Ah, New York City. We love it so. But let’s face it – it’s a hardcore city that’s not exactly full of people taking time to stop, smile, and bask in happiness. Until now, that is. People are literally doing those things inside of chalk circles and rectangles filled with the words “Happiness Here” that are popping up along the city’s sidewalks. The mystery artist behind all of the smiling faces is street artist The Mazeking. Yes, that’s his moniker. And his story is even better.
The Mazeking came up with the idea for the happiness circles when he was in grad school in Chicago. During his last semester, he talked with some artists and realized that a lot of street art was simply imaged based. He believed he could do something different.
“I wanted people to have a more interactive response, that required a thought process,” he explains. “New York was the perfect place to do this because there is so much foot traffic.”
Naturally, we are blown away by his ability to persevere and to succeed in making rushed New Yorkers stop and engage with his street art. But Mazeking shrugs it off, because to him, there has never been much of a separation between art and life.
“Life and art go together in a fairly natural way,” he says.
Mazeking started drawing when he was just four-years-old. His father was a portrait painter, and his mom was trained in opera and classical music.
“I must have gone to the art gallery once or twice a month, every month, almost,” he recalls. By the time he was 11, he had been exposed to most of the museums on the east coast, including the Smithsonian, the MoMA, and the Museum of Natural History in NYC as well as the BMA and Walter’s Art Museum in Baltimore and several others in DC and Boston. While most kids were skateboarding in the park, The Mazeking was admiring Salvador Dali.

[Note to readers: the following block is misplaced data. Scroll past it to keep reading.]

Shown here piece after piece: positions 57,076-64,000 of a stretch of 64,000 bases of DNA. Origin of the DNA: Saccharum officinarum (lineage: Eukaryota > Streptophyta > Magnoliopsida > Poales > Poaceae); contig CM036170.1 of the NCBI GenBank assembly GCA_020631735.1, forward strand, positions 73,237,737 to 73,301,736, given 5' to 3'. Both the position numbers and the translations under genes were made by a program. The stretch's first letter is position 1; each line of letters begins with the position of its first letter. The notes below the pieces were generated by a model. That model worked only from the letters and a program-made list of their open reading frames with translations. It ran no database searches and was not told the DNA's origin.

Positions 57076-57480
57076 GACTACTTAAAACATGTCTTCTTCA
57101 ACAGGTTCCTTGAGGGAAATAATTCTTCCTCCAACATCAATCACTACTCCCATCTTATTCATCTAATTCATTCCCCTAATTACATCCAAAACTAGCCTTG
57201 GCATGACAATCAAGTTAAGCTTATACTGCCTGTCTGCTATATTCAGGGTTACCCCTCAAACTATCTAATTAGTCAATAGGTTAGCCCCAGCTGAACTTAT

But it took a while before The Mazeking identified himself as an artist.
“I didn’t have a clear understanding I was going to be an artist until the first week of October in 1998. I had a dream one night and the next day it was very clear that I was going to paint. I called my Dad that day and asked him what I needed,” he recalls.
The experience of painting changed him, and redirected his life.
“It was the only thing that I had ever done in my life that felt perfect for me,” he says. “I was in a very lucid state.”
At the time, he had a full-time job, but he was so determined that he approached his boss with a proposal.
“I told him I would work full-time from home,” he says, “and that if he wanted to fire me, that was okay as well.” His boss accepted the proposal and for the next 5-6 months, The Mazeking worked from home, and painted.
A few months later, The Mazeking sold his first painting and that changed everything. Knowing that other people connected with his art kept him going. He now has a solid following and new admirers everyday. (Admirers can pick up a one-of-a-kind painting signed by the man himself exclusively in the DesignGood store. There are limited quantities, so hurry and pick your fave!)